At least 17 states have prohibited the teaching of certain topics relating to race or gender in K-12 classrooms. Most of these states are in the South or the upper Midwest.
A new study by the Rand Corporation examines teachers’ awareness of and responses to limitations on how they can address race- or gender-related topics in their instruction. The authors found that teachers experienced limitations that infringed on their instructional autonomy, which included their choice of curriculum materials and topics for classroom discussion. These limitations originated from a variety of sources, including state, school, and district leaders and family and community members, and encompassed a wide span of topics, including, but not limited to race- or gender-related topics.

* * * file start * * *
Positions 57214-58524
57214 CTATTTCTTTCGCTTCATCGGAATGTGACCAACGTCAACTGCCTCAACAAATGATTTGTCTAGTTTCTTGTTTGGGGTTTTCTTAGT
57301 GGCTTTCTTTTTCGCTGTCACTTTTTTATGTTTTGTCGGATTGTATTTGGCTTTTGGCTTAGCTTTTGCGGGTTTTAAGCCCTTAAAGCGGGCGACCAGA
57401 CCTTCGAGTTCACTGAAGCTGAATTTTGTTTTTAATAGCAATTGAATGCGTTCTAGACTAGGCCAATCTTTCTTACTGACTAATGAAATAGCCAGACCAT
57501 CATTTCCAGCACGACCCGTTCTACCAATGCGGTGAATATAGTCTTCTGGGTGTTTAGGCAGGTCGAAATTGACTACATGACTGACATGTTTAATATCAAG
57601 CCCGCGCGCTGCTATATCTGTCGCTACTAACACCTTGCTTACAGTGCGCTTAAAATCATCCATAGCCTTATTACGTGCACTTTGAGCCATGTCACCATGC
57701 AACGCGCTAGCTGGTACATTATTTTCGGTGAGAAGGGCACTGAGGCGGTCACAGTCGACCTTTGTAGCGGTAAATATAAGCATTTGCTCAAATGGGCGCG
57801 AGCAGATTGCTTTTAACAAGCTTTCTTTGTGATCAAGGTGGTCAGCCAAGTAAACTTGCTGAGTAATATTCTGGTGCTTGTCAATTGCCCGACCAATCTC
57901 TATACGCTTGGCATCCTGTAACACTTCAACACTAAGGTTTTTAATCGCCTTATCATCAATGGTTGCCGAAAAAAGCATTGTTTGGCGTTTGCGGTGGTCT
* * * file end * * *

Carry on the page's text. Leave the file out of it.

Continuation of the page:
Roughly one-quarter of teachers reported not knowing whether they were subject to restrictions on how they can address topics related to race or gender, and only 30 percent of teachers in states with restrictions reported them as being in place. About one-quarter of teachers reported that limitations placed on how teachers can address topics related to race or gender have influenced their choice of curriculum materials or instructional practices.
The report offers several recommendations including:
* State and district leaders should collaborate with teachers when crafting local policies and guidance.
* School and district leaders should provide teachers with the appropriate guidance, resources, and supports to address contentious topics in the classroom and message their support for teachers.
* School and district leaders and educators should strive to engage families in productive conversations about race and gender.
* School, district, and state leaders should tie potentially contentious topics to concrete learning objectives and emphasize their educational benefits for students.
The full report, Walking on Eggshells — Teachers’ Responses to Classroom Limitations on Race- or Gender-Related Topics, may be viewed here.